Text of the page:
Materials & Methods

Study design and setting

The study was approved by the institutional review board (IRB), and Health Insurance Portability and Accountability Act (HIPAA) compliance was maintained throughout. MR images of 20 patients from July 2003 to July 2013 with clinically suspected dermal sinus tract (DST) were retrospectively analyzed by two neuroradiologists. All 20 of these patients had undergone surgery in the area of the suspected DST, although some for purposes other than DST resection. These neuroradiologists were blinded to the presence or absence of DST on pathology.

Imaging technique

MRI of the lumbar spine was performed using a 1.5T Intera System Machine (Philips Medical System, Best, The Netherlands) using a spine coil (Philips Health System, Best, The Netherlands). In supine position, T1 and T2-weighted images were acquired in both the axial and sagittal planes. An FOV of 32 cm, matrix 512 × 512, and section thickness of 3 mm were used for sagittal views; an FOV of 16 cm, matrix 320 × 320, and section thickness of 4 mm were used for axial images. The MR images were sagittal T1-weighted spin-echo (TR/TE = 500–600/10–17 ms), T2-weighted (TR/TE, 2750/110 ms), axial T2-weighted spin-echo (TR/TE, 4000-5000/120 ms), and T1-weighted spin-echo (TR/TE, 500-600/10–15 ms).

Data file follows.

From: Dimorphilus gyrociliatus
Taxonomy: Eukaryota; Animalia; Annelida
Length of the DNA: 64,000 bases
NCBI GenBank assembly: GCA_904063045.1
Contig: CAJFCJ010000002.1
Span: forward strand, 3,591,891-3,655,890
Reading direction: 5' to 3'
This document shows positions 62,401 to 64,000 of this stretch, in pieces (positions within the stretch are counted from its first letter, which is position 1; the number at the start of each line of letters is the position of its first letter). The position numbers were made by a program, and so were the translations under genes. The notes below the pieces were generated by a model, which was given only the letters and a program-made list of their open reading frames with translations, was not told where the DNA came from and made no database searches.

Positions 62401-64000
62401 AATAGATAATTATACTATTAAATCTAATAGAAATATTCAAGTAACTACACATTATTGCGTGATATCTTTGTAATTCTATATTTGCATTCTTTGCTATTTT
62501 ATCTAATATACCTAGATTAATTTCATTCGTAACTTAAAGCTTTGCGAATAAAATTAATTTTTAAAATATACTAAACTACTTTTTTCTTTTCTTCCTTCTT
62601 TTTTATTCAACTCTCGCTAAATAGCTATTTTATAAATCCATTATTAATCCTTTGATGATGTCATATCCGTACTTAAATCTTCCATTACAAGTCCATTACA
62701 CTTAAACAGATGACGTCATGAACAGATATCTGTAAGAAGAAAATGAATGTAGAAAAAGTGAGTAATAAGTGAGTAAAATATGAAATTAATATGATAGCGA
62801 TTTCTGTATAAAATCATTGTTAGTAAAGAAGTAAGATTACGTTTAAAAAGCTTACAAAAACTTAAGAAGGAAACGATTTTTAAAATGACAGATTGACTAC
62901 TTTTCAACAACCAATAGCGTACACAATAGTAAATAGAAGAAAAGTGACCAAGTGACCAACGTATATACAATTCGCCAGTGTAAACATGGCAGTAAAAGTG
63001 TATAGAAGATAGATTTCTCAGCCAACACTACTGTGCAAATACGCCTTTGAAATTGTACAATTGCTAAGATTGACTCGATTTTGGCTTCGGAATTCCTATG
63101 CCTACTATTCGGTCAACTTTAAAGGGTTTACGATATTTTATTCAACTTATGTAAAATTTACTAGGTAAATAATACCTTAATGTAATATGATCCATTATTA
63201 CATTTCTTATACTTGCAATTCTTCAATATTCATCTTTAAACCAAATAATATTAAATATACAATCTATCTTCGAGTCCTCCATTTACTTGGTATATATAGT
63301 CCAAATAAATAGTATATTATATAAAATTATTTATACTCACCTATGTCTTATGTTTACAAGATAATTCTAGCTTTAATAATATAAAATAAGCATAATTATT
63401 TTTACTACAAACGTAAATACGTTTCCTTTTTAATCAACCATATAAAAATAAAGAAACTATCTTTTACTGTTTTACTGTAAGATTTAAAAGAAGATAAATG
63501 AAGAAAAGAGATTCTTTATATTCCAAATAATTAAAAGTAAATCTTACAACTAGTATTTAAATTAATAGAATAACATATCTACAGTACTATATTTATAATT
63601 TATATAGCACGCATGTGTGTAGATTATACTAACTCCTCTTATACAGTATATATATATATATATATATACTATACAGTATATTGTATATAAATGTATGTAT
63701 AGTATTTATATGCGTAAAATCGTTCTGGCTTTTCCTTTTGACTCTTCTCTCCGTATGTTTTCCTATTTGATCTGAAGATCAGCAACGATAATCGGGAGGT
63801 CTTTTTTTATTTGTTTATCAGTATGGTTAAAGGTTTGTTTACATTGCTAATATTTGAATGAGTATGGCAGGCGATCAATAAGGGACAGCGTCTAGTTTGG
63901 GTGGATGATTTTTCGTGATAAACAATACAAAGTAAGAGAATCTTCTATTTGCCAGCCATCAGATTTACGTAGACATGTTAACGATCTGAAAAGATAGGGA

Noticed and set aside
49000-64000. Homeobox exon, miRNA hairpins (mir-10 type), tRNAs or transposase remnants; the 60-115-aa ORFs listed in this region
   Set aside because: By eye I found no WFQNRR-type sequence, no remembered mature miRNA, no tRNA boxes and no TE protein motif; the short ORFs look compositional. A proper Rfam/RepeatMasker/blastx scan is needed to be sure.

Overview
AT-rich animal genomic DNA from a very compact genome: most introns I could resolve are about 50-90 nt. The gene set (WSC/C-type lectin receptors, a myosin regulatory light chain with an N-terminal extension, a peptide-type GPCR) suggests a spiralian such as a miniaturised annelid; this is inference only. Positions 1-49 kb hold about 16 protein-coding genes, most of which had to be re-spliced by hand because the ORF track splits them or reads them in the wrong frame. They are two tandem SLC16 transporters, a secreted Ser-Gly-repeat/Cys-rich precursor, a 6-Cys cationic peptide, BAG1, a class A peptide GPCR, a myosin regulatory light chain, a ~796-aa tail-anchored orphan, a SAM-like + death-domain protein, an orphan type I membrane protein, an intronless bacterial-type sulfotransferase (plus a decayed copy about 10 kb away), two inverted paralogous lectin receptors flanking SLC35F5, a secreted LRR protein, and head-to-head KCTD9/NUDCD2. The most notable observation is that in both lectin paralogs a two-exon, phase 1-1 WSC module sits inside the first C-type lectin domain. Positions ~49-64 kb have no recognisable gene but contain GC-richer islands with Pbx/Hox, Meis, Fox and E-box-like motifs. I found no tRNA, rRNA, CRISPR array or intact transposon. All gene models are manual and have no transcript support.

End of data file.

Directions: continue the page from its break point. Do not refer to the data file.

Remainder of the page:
Imaging analysis and definition of scoring criteria/imaging sign

The imaging studies were reviewed by two subspecialty-certified neuroradiologists with more than 10 years experience. The location and extent of DST, dural penetration, association with tethered cord, coexisting masses, syringomelia, and signs of inflammation were determined. All cases were assessed for five scoring criteria/imaging signs to establish a five-point scoring system.

Definition of scoring criteria/imaging sign

1. Visualization on both sagittal and axial images: the DST tract was clearly identified on both axial and sagittal T1 and T2-weighted images. The maximum tract diameter was measured on both axial and sagittal sequences.

2. Dural penetration: the tract could be traced from the skin extending through the bone, epidural space and dura with entry into the thecal sac.

3. Associated tethered cord: the tip of the conus medullaris was seen below mid L2 level.

4. Presence of mass, inflammation, or syrinx: any mass such as lipoma or dermoid. Inflammation was defined by findings of abscess, infected collections, or imaging findings of meningitis. Syrinx was any T2 bright enlargement of the central canal >1 mm.

5. Attachment to conus medullaris: DST could be traced to attachment to the conus medullaris.